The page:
The setting, deep in Quebec’s nationalist heartland, was as close to perfection as possible. The audience, too, was well primed, prepared by a travelling caravan of politicians armed with promises. And the principal players, all three of them, were in fine, fighting form. Young Mario Dumont was there, eager to polish his new credentials. Jacques Parizeau was on hand, in an appropriately avuncular mood. But the evening belonged to the other member of the province’s separatist triumvirate, Lucien Bouchard. A faintly tragic figure, he struggled to mount the podium—a painful reminder of his bout last December with the so-called flesh-eating disease, which cost Bouchard his left leg. But the Bloc Québécois leader soon electrified the overflow crowd that was jammed into the triple-tiered atrium of a shopping complex last week in Bouchard’s home town of Alma, Que., not far from the shores of Lac St-Jean.
“We have no more alibis, no more possible excuses, no more intellectual contortions available to avoid making the right decision,” he solemnly declared, adding in ringing tones that Quebecers had no choice now but to vote for independence. “There are no other doors open to us.”
Billed in advance as the coup d’envoi—the kickoff—for the referendum campaign that is almost certain to unfold in Quebec this autumn, the event more than fulfilled the expectations of the province’s separatist leadership. Bouchard’s rousing speech, a masterful blend of indépendantiste passion and biting wit, was delivered before 1,200 cheering, flag-waving sovereigntist faithful inside the Complexe Jacques-Gagnon—as well as viewers across Quebec who watched the proceedings live on television. And it set the tone for the coming struggle, a plan of battle that will be quick to seize
on any signs of disarray within the federalist camp while attempting to soothe Quebecers’ deep fears about independence. The separatists’ ultimate goal is to portray the option as not much more than a long-overdue opportunity to create a new, more equitable “partnership” with the rest of Canada.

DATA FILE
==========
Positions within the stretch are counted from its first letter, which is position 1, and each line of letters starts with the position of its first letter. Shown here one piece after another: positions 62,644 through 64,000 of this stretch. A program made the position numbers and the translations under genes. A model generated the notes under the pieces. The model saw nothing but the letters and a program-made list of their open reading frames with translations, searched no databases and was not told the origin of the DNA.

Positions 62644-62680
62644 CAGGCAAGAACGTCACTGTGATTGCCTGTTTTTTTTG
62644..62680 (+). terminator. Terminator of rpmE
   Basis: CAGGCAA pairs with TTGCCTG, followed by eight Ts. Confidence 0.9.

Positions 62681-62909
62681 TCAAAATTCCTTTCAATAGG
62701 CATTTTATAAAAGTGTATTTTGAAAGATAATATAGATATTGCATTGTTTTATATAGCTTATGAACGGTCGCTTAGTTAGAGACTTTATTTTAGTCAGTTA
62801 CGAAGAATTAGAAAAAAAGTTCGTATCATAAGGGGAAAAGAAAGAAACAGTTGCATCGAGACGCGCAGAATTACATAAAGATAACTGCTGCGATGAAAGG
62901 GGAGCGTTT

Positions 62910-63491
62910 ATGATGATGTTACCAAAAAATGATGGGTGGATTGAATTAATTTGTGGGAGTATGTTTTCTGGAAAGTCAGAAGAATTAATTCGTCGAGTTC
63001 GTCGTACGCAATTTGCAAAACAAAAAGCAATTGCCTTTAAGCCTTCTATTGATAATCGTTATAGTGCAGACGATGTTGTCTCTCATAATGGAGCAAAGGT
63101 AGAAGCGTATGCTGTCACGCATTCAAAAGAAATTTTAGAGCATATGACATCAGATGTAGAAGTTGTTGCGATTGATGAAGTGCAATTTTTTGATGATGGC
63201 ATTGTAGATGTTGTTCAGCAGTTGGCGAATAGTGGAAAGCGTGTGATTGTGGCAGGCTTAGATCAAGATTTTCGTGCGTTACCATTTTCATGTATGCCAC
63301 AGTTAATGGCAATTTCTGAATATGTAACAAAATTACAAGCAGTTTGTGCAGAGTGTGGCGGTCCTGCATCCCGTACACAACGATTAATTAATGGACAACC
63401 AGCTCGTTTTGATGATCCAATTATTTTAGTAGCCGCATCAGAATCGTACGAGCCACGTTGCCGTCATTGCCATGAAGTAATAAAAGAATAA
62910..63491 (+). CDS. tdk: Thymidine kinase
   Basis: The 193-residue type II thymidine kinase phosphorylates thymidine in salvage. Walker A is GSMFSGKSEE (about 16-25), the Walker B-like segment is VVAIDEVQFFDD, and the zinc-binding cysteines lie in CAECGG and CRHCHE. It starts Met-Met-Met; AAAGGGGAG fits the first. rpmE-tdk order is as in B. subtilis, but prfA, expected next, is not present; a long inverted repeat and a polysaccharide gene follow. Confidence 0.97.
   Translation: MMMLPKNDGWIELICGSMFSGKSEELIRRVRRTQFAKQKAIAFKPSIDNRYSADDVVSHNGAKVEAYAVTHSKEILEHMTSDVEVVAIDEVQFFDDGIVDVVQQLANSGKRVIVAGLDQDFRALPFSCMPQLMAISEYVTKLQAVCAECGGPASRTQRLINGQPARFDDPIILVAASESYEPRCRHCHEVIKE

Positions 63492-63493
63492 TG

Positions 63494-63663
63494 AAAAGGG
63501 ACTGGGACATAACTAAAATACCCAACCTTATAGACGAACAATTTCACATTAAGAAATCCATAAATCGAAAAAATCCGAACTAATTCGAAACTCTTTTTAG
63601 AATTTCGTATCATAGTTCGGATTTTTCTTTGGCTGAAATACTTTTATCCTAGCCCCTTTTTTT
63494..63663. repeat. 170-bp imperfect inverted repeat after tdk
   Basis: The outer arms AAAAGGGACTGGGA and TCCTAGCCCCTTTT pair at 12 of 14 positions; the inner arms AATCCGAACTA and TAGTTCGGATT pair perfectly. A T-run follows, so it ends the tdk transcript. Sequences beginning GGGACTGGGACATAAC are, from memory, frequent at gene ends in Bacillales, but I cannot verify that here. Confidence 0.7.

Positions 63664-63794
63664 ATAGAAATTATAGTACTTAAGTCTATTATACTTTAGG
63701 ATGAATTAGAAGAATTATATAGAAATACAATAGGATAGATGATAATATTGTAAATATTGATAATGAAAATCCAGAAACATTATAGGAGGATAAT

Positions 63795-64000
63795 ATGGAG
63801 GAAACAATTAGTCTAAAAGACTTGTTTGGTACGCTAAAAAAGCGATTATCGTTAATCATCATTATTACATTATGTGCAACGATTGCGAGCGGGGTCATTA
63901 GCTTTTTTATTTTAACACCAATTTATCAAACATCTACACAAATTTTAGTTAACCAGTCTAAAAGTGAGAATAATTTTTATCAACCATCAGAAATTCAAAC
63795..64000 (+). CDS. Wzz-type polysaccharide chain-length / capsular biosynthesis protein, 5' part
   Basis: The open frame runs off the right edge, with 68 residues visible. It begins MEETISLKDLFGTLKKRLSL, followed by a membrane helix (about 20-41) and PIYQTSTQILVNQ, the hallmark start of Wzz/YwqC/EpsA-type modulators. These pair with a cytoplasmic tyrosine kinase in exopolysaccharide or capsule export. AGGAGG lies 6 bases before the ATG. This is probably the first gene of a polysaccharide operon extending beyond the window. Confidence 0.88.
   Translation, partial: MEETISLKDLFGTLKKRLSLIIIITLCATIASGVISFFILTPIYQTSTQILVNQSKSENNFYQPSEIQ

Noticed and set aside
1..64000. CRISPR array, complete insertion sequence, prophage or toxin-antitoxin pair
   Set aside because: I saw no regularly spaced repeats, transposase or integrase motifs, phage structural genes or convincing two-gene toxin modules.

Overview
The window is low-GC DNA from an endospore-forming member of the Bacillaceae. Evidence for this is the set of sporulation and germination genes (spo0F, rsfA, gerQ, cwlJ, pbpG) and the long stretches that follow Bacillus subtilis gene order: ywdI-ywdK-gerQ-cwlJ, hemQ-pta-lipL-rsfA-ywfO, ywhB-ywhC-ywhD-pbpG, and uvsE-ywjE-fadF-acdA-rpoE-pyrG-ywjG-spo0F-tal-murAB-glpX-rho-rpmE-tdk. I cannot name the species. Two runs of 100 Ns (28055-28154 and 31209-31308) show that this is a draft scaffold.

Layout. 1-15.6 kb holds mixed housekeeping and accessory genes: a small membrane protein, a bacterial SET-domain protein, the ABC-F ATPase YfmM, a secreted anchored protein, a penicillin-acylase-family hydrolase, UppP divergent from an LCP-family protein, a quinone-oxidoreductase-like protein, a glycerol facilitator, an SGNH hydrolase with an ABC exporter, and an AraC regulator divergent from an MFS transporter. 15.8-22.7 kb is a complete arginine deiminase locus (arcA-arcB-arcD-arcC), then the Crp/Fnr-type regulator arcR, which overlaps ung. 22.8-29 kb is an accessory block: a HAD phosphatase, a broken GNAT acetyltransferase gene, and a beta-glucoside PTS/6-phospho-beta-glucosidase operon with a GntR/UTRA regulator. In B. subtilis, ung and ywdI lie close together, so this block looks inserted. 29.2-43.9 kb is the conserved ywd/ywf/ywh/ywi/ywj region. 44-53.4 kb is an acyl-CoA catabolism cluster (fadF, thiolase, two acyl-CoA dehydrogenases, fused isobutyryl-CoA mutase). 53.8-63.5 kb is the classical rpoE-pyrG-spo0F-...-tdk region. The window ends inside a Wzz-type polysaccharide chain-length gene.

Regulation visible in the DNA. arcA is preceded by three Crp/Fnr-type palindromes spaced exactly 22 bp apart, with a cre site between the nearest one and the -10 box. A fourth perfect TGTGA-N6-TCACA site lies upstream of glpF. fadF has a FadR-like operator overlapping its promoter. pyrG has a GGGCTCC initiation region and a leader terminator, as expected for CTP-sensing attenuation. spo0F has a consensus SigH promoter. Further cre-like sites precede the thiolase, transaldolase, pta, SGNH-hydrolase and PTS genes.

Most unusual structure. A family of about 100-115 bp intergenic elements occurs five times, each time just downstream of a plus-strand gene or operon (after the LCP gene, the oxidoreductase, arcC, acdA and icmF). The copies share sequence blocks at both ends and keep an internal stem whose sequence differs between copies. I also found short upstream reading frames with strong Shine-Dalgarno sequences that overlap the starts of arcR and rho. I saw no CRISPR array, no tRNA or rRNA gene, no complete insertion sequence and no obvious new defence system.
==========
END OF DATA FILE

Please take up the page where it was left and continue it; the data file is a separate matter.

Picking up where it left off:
Both campaign themes were heavily in evidence last week as the separatist forces, led by a busload of some 30 elected politicians from the Parti Québécois and the Bloc Québécois, descended into the nationalist strongholds in the Saguenay region. For two full days, Péquiste cabinet ministers, PQ
A LOW PRIORITY
A poll of 1,036 adults conducted Aug. 11 to 15 by Montreal-based SOM Inc. suggests that sovereignty is not a top-of-mind issue for most Quebecers. Respondents were given a list of six issues and asked to say which among them should be the Quebec government’s top priority. Responses:
Maintaining health services: 20%
The deficit: 14%
Quality of education: 7%
Road maintenance: 1%
MNAs and BQ MPs blitzed the area.
They visited 13 separate towns in the isolated valley north of Quebec City, hosting more than 50 lunches, dinners and news conferences and haunting the radio talk shows. In the process, the politicians freely dispensed pledges worth millions of taxpayers’ dollars—everything from $100 million for a new superhighway from Alma to La Baie, to $6 million to develop the tourism industry. The entire affair culminated with the Aug. 15 evening rally in Alma, where the separatist trinity of Parizeau, Bouchard and Dumont appeared together on a public platform for the first time since they signed a manifesto in June, which formally linked Quebec sovereignty to an offer of political and economic association with the Canada that remains.
All three leaders, cognizant perhaps of new public opinion polls underlining most Quebecers’ continued attachment to Canada, took pains to stress that the independence they are asking voters to endorse does not mean an irrevocable break with the rest of the country. “Our proposal is not against Canada; it is for Quebec,” said Dumont, the leader and only sitting member of the Parti action démocratique. BQ Leader Bouchard, standing by, quickly agreed. “Sovereignty is a project that is generous and open, for Canada will always be our neighbor,” he said. Even the oftencantankerous Quebec premier joined the loving chorus, arguing that he was in favor of “extending a hand to our neighbor.” Parizeau told the assembled throng: “We cannot turn our backs on Canada. We cannot turn our backs on the ties we have created, the friendships we have inherited, the projects that we can still undertake together.”